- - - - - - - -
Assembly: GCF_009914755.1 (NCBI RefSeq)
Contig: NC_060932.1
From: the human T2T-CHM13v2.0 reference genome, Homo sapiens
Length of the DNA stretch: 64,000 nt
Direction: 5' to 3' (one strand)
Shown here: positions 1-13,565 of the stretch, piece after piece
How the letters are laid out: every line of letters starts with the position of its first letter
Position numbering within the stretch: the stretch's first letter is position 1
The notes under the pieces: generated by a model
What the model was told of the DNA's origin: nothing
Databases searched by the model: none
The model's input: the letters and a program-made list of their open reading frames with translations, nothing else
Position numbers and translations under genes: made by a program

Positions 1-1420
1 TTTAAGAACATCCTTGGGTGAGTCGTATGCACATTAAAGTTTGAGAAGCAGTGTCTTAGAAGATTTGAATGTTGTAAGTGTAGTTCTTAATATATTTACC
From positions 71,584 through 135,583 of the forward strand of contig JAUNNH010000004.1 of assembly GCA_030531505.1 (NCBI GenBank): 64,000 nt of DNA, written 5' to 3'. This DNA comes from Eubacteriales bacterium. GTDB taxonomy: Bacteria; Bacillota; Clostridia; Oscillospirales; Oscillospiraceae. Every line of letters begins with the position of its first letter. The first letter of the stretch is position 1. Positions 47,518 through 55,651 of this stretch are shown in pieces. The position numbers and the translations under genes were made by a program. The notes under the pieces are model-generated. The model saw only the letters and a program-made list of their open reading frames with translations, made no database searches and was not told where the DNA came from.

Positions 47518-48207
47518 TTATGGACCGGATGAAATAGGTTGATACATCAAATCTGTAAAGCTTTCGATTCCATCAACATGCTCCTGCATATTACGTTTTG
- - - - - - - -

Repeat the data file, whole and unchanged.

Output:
Assembly: GCF_009914755.1 (NCBI RefSeq)
Contig: NC_060932.1
From: the human T2T-CHM13v2.0 reference genome, Homo sapiens
Length of the DNA stretch: 64,000 nt
Direction: 5' to 3' (one strand)
Shown here: positions 1-13,565 of the stretch, piece after piece
How the letters are laid out: every line of letters starts with the position of its first letter
Position numbering within the stretch: the stretch's first letter is position 1
The notes under the pieces: generated by a model
What the model was told of the DNA's origin: nothing
Databases searched by the model: none
The model's input: the letters and a program-made list of their open reading frames with translations, nothing else
Position numbers and translations under genes: made by a program

Positions 1-1420
1 TTTAAGAACATCCTTGGGTGAGTCGTATGCACATTAAAGTTTGAGAAGCAGTGTCTTAGAAGATTTGAATGTTGTAAGTGTAGTTCTTAATATATTTACC
From positions 71,584 through 135,583 of the forward strand of contig JAUNNH010000004.1 of assembly GCA_030531505.1 (NCBI GenBank): 64,000 nt of DNA, written 5' to 3'. This DNA comes from Eubacteriales bacterium. GTDB taxonomy: Bacteria; Bacillota; Clostridia; Oscillospirales; Oscillospiraceae. Every line of letters begins with the position of its first letter. The first letter of the stretch is position 1. Positions 47,518 through 55,651 of this stretch are shown in pieces. The position numbers and the translations under genes were made by a program. The notes under the pieces are model-generated. The model saw only the letters and a program-made list of their open reading frames with translations, made no database searches and was not told where the DNA came from.

Positions 47518-48207
47518 TTATGGACCGGATGAAATAGGTTGATACATCAAATCTGTAAAGCTTTCGATTCCATCAACATGCTCCTGCATATTACGTTTTG